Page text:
After visiting some local stores, reading various hiking blogs, and searching the internet, I settled on a Hyperlite pack with a few external pockets and smaller cubic capacity, which would force me to leave everything but the essentials behind. It weighed less than a loaf of bread.

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Armed with all this lightness, the Princess and son-in-law dropped me off in the Catskills for a week-long shake-down.

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One of the first benefits I discovered with my Hyperlite were two small hip belt pockets. These were the perfect size for snack and phone in the right and map and chapstick in the left, thus negating frequent stops with the takings-off of pack.

Two easily accessible water bottle pockets also allowed me to drink and walk without the awkward twisting required of my old pack, which kept the feet moving.

While pleased with my new kit, there is always an exchange.

Because I didn’t carry a tent with bug netting, I had to douse in DEET and camp at altitude – where wind could drive the pests away – making for long climbs on all-day tired legs.

Some nights were colder, and without the puffy coat I left behind, I had to crawl into my sleeping bag earlier than I might have previously, but, with judicious placement, I could still catch all the glowy rises and sets.

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There were other adjustments I had to make, but it felt good to go light.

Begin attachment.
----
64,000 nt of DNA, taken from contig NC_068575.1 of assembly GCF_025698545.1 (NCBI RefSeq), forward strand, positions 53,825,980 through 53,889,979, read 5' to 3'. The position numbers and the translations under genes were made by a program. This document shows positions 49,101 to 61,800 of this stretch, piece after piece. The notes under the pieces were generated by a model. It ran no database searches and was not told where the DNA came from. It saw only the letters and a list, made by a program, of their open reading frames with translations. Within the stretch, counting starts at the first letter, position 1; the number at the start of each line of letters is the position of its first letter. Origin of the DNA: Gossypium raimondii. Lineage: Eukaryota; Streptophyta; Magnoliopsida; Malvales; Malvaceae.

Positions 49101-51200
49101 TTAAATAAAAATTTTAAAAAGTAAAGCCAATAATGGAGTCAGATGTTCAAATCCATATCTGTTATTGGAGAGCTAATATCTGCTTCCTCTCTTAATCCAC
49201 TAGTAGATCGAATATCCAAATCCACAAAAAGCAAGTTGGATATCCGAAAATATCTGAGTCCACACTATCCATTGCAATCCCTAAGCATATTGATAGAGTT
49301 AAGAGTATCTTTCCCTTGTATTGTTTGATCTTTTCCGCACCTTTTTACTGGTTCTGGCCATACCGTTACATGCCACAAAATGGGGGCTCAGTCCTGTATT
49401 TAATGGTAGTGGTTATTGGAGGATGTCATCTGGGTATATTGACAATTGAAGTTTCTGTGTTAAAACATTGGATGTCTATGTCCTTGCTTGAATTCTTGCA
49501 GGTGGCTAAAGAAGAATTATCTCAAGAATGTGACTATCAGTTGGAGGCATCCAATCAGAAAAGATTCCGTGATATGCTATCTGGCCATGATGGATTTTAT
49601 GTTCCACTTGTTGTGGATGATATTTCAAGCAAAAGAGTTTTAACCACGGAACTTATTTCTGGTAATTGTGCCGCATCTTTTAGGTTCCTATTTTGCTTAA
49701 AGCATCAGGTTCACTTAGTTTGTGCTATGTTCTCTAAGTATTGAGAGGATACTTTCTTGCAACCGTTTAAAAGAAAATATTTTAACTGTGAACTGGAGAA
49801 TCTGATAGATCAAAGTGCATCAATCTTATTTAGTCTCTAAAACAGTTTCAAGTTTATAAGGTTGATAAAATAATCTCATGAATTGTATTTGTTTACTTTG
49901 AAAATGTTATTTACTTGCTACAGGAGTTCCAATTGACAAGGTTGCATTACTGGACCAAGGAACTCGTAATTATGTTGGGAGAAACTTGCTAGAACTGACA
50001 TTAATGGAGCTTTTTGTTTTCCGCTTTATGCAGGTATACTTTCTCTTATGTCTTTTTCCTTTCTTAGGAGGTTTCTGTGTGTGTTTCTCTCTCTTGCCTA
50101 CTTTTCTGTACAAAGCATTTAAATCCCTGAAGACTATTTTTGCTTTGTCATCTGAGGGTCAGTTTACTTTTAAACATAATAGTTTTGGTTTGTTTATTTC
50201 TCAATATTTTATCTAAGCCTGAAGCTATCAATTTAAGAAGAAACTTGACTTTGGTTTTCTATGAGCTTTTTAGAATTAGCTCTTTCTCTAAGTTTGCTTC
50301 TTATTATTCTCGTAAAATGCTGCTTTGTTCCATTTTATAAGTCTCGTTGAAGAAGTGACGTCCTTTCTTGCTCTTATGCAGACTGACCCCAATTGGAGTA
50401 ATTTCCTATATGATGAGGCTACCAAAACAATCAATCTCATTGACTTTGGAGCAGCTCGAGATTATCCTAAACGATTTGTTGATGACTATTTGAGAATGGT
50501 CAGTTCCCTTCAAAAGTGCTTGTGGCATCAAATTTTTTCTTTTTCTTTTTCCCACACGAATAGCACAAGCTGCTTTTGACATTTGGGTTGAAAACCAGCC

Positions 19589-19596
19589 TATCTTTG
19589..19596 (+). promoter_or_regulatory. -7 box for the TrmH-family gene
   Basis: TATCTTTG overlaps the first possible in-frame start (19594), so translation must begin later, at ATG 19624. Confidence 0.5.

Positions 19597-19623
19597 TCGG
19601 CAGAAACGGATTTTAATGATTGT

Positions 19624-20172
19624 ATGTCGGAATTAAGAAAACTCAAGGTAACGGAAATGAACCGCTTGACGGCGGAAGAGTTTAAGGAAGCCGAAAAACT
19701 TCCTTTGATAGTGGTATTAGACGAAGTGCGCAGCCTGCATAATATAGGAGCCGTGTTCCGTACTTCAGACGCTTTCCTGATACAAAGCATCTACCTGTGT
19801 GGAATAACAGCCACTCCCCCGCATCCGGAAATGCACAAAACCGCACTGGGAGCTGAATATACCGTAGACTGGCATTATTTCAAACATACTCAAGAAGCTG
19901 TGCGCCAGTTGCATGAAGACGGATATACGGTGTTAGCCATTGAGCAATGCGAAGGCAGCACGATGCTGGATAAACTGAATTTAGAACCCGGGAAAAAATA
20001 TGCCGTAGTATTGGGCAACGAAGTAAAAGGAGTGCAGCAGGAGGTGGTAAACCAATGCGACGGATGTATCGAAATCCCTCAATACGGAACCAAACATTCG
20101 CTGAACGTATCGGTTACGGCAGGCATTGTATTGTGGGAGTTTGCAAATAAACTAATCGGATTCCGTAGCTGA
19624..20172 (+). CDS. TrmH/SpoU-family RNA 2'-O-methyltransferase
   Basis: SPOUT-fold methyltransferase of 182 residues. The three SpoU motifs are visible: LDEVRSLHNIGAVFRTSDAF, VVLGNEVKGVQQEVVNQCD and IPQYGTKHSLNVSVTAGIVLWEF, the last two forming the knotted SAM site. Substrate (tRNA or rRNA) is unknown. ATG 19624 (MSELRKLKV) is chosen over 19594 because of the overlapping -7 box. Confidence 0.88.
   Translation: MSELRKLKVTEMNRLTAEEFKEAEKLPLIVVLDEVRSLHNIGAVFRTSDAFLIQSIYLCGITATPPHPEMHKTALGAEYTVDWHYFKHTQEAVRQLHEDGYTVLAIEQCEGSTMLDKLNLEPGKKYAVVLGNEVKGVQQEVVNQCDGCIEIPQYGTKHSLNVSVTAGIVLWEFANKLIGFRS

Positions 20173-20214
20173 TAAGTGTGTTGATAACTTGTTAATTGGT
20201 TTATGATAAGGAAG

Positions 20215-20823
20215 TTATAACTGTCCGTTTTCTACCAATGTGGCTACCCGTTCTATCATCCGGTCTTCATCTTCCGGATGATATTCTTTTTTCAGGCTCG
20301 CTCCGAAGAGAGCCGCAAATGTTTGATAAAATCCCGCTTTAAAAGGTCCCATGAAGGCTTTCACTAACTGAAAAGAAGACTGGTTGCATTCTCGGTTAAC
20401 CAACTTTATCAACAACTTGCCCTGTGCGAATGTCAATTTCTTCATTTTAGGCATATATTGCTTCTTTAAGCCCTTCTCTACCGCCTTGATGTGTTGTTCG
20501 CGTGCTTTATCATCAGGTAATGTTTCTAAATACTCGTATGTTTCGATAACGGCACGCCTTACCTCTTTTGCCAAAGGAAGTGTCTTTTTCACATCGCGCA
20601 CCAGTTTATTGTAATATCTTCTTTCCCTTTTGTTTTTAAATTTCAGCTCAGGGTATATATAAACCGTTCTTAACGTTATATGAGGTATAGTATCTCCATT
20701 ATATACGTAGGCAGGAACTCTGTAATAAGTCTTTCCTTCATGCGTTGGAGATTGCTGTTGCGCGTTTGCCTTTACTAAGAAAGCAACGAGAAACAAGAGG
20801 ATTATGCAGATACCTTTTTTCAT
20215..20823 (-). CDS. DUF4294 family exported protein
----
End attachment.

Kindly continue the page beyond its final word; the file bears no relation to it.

I know I will continue to trade out and weigh, what is worthy and what is not, but in this season of my life, I feel it is time to let go of some sizable things that I was never meant to carry alone.

Fear of the future.

Unrealistic expectations.

 Sorrow.

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Actually, I think that last one might be with me a while longer, perhaps even forever. The excessiveness of it has shifted, though, and I know that I have a burden-bearer who lightens it day by day. He once said to the multitudes:

Come unto me, all ye that labour and are heavy laden, and I will give you rest. Take my yoke upon you, and learn of me; for I am meek and lowly in heart: and ye shall find rest unto your souls. For my yoke is easy, and my burden is light. (Matthew 11:28-30)

I really don’t ever want to get to a point in my life where I need a bigger closet to store the distracting weights that drag me away from the walk my Creator has mapped out for me, no matter the obstacles in the way.

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I want to yoke myself to Christ’s ample shoulders and let Him pull.

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The other day, The Princess called me a hoarder, and it stung.

I know she was talking about my propensity for stuff, which I am working on, truly; but sometimes we get so distracted by the challenges we face in this life that we forget the only thing of value that we can take into the next life IS life.

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So, be ruthless.

Why not start trying to live ultralight now?